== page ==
With So Many Saying So Much With Such Confidence . . .

My Mum often used an expression when playing the piano: “I’m playing the wrong notes with confidence!” Hearing so many Christian leaders say so many different, even contradictory, things, is it possible that many of us are “saying the wrong things with confidence”? Speaking with confidence doesn’t make things so.

Of course the internet is only making things worse. You don’t need too many clicks to hear differing voices on so many issues; do this, don’t do that, vote this way, vote that way, think this, thank that, and on it goes.

With so many confident, competing, and often less than complimentary voices, how do we know to whom we can listen with confidence?

In the days of Jesus there was no shortage of voices clamouring for people’s attention, leaders speaking with great confidence. There were the Pharisees, “listen to us, and let us become better than everybody else.” There were the Zealots, “listen to us, we are better than the Romans so help us kick these Romans out.” There were the Saducees, “listen to us, life is better with the Romans, so lets just get along with them.” There were the Romans, “listen to us, our Caesar is divine, we build great roads, and besides, if you don’t listen to us, we will crucify you.”

Among all these voices, another speaks up, it is the voice of Jesus:

Let me set this before you as plainly as I can. If a person climbs over or through the fence of a sheep pen instead of going through the gate, you know he’s up to no good—a sheep rustler! The shepherd walks right up to the gate. The gatekeeper opens the gate to him and the sheep recognize his voice. He calls his own sheep by name and leads them out. When he gets them all out, he leads them and they follow because they are familiar with his voice. They won’t follow a stranger’s voice but will scatter because they aren’t used to the sound of it. . . . I myself am the shepherd.

John 10:1-5,11 (MSG)

There is one true shepherd we can follow with great confidence; Jesus.

In this passage Jesus is not just speaking about himself as the good shepherd, he is also speaking about the other leaders of the people. They were saying the wrong things with confidence. Even though they thought they had it right, they were so far off that Jesus called them sheep stealers and hired-men. We should note here that all these religious leaders thought that they were honouring God, and that by following them people would be honouring God. Even people who think they are honouring God may say the wrong things with confidence. Perhaps that sometimes includes you and me?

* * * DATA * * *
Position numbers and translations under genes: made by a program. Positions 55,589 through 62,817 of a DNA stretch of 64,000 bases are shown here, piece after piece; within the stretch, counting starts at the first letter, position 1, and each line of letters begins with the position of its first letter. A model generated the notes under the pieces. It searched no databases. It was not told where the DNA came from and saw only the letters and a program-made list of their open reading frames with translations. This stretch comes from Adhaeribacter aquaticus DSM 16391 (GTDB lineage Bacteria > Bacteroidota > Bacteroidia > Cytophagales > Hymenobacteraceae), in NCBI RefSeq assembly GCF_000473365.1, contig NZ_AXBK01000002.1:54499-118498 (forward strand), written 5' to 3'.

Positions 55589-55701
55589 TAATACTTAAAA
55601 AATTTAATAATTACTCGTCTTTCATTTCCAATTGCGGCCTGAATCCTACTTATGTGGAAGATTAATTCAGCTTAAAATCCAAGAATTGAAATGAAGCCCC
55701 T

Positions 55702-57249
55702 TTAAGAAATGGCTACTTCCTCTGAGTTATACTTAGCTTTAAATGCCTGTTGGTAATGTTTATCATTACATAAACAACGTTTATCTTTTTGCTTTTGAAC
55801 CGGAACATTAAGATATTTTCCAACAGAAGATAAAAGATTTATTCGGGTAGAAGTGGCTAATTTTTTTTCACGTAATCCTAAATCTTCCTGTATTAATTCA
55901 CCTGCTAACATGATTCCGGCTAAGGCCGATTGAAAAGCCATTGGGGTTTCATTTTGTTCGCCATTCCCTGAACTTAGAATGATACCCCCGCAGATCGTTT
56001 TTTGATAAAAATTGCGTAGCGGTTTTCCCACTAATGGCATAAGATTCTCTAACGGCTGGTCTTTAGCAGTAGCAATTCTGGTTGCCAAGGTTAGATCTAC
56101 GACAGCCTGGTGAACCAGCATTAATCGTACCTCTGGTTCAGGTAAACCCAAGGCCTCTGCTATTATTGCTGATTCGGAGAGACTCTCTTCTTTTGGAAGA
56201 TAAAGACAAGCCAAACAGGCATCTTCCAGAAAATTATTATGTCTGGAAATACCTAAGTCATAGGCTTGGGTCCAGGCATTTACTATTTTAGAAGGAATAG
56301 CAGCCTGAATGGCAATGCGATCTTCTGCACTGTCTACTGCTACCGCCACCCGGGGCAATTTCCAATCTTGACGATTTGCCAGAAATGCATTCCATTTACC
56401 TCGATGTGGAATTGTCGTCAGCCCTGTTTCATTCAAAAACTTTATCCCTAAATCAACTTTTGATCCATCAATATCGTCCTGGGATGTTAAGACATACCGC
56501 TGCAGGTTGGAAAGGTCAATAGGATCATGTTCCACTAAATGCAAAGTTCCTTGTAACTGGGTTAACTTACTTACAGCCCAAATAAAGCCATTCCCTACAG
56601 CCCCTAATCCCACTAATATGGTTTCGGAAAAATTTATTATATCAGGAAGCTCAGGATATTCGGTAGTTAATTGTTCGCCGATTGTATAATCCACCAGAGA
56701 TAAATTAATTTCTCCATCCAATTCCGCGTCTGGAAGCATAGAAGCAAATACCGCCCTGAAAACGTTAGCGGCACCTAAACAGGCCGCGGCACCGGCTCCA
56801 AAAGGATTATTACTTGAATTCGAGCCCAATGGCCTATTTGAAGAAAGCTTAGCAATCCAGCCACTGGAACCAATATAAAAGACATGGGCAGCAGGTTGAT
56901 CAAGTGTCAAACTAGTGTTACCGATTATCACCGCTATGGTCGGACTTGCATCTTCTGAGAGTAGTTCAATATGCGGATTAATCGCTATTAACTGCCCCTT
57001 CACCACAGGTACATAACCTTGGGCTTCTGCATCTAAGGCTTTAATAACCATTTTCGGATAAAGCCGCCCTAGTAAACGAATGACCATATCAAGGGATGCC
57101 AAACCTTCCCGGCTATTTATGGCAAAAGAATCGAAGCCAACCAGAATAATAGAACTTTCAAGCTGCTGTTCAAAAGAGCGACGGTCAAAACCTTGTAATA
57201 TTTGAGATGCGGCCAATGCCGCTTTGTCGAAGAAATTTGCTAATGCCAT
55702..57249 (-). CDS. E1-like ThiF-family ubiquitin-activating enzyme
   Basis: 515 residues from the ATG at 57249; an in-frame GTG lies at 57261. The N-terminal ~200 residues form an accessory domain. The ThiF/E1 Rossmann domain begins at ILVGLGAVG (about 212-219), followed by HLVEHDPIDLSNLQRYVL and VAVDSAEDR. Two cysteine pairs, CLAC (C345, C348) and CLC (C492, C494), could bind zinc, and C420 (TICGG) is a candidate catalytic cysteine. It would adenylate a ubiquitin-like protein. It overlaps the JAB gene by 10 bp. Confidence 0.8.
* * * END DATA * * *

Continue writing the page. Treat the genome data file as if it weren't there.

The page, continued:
In fact, let us consider the Christian teacher, living or dead, that we hold in the highest regard, for whom we have the greatest respect. You likely have someone in mind, it’s probably not me. We have great confidence in what they tell us. Yet they likely got some things wrong and at some point have said the wrong things with confidence. Every Christian leader will stand before our Lord someday and have their theology corrected. That includes me, of course.

There is one true voice for the sheep to listen to, and that is the true shepherd. Am I as a pastor helping people hear his voice, or are people under my care only ever hearing my voice? I sometimes say the wrong things with confidence. We can always have confidence in Jesus.

We can listen to Jesus with confidence because he is the true shepherd, but also because he is the good shepherd:

“I am the Good Shepherd. The Good Shepherd puts the sheep before himself, sacrifices himself if necessary. A hired man is not a real shepherd. The sheep mean nothing to him. He sees a wolf come and runs for it, leaving the sheep to be ravaged and scattered by the wolf. He’s only in it for the money. The sheep don’t matter to him.

John 10:11-13 (MSG)